In fact, without setting the guy lines, I was able to fully pitch the Pioneer 4EX in around seven minutes, which was a godsend in the rain. Unfortunately, however, it’s worth being aware of the fact that the inner and the outer don’t come pre-assembled out of the box. For that reason, it took me around 15 minutes to get fully set up the first time I pitched the Pioneer 4EX. The process of clipping the inner to the fly involves threading various latches through the loops fastened to the flysheet, which, despite being a simple process in itself, was pretty painful to do in wet, dark conditions. Thankfully, you only need to do this once.

Robens Pioneer 4EX tent highlighting the color-coded pole system

Note the poles being color-coded to the corresponding sleeves (Image credit: Craig Taylor)

To pitch the Pioneer 4EX, you simply need to thread the color-coded poles through the corresponding sleeves. As the tent isn’t freestanding, you then need to peg out either end to get the structural integrity necessary to allow the tent to stand up. All in, you need 12 pegs to fully fasten this thing to the ground and then a further six to lash out all of the guy lines.

Thankfully, Robens also graciously provides you with the precise number of pegs necessary for this straight out of the box: 18. Which may not sound like a big deal on the surface, but is something that goes against the current trend of not including enough pegs to peg out all the guy lines, as is the case with tents like the Trail Lite 2 from The North Face.

inside Robens Pioneer 4EX

“Four” may mean different things to people with varying definitions of personal space (Image credit: Craig Taylor)

When the Robens Pioneer 4EX is pitched, the tent offers bags of space for multiple people and kit. Unfortunately, however, it would be a tad tight for four fully grown adults. To test this hypothesis, I kept adding sleeping pads until I ran out of room, and I maxed out at three. And while a fourth person could fit in here, a fourth inflatable pad couldn’t, so one unlucky bedmate is going to have to sleep either on a hard foam mat or directly on the floor. 

If you managed to squeeze four bodies in here, none of you would have a particularly sound night’s sleep in any case. For that reason, I see the Pioneer 4EX as a super-comfortable two-person tent or a shelter that’s ideal for a family of four (assuming the kids are still small).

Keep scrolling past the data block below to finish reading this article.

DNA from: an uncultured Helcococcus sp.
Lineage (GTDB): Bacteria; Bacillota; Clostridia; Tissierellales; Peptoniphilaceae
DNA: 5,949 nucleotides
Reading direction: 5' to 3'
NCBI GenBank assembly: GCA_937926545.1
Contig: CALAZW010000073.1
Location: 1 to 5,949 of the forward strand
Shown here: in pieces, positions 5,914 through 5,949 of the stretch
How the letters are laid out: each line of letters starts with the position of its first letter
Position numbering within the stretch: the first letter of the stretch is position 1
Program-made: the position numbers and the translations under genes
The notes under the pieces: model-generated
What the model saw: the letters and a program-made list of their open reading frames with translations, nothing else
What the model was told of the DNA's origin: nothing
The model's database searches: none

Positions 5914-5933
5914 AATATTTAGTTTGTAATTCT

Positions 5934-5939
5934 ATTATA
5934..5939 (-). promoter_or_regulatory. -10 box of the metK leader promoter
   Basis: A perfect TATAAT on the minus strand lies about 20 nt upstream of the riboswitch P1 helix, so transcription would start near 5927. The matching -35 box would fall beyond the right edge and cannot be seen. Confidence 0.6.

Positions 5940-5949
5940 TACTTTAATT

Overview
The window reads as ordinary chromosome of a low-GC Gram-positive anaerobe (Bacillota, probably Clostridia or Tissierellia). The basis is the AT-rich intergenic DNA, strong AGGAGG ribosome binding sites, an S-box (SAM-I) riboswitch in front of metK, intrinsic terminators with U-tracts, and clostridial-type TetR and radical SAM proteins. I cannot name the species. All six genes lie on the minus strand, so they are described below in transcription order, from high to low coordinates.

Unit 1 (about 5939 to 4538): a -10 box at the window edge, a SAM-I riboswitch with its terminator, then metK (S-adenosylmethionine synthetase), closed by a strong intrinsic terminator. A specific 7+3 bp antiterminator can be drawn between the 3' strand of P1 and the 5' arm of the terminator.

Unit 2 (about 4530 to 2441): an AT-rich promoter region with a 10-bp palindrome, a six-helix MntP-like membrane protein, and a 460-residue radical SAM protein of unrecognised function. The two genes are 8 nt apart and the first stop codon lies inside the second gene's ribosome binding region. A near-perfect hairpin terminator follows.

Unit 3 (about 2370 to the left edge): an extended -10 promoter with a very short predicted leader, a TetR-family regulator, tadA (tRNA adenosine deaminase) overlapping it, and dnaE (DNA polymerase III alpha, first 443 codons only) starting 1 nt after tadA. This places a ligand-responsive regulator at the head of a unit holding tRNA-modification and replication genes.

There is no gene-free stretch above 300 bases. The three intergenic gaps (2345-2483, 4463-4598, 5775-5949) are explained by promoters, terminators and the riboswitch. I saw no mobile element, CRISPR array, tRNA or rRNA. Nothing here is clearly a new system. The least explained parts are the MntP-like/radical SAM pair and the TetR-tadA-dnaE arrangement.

The vestibule, on the other hand, is absolutely gigantic. It offers more than enough space to store four mounds of kit while still affording you enough room to sit up and cook. That said, as the tent only comes with one door, I still think it would feel quite cramped in here.

Inside the Robens Pioneer 4EX’s vestibule

The vestibule is extremely spacious (Image credit: Craig Taylor)

Durability and condensation

Manufactured from a durable 75D polyester, the Robens Pioneer 4EX feels super rugged and immediately induces confidence in its performance. What’s more, as the inner comprises almost 100% 68D polyester panels, it remains remarkably warm on the coldest nights, even when you’re sleeping in here on your own. 

For that reason, I’d be comfortable using the Robens Pioneer 4EX in light four-season conditions, providing there isn’t any snow forecast through the night. Inside the tent, two ventilation ports allow for a solid degree of airflow, which meant that condensation was kept at a minimum.

Robens Pioneer 4EX

The Robens Pioneer 4EX is made from hard-wearing 75D polyester, so it should last you a decent while (Image credit: Craig Taylor)

Overall, I think the Robens Pioneer 4EX is a phenomenal tent for the price. Naturally, as has become the convention, any tent listed as a four-person design is better suited to a maximum of three, and the Robens Pioneer 4EX is no different.

Were I to go camping with my family or head out into the hills with a friend, however, I think the Robens Pioneer 4EX delivers some of the best bang for your buck right now, and I’d bet that you won’t find a roomier, easier-to-use and more comfortable group shelter for under £300.

Craig Taylor

Growing up just south of the glorious Brecon Beacons National Park, Craig spent his childhood walking uphill. As he got older, the hills got bigger, and his passion for spending quality time in the great outdoors only grew - falling in love with wild camping, long-distance hiking, bikepacking and fastpacking. Having recently returned to the UK after almost a decade in Germany, he now focuses on regular micro-adventures in nearby Snowdonia and the Brecon Beacons, as well as frequent trips to the Alps and beyond. You can follow his adventures over on komoot, or visit for more info.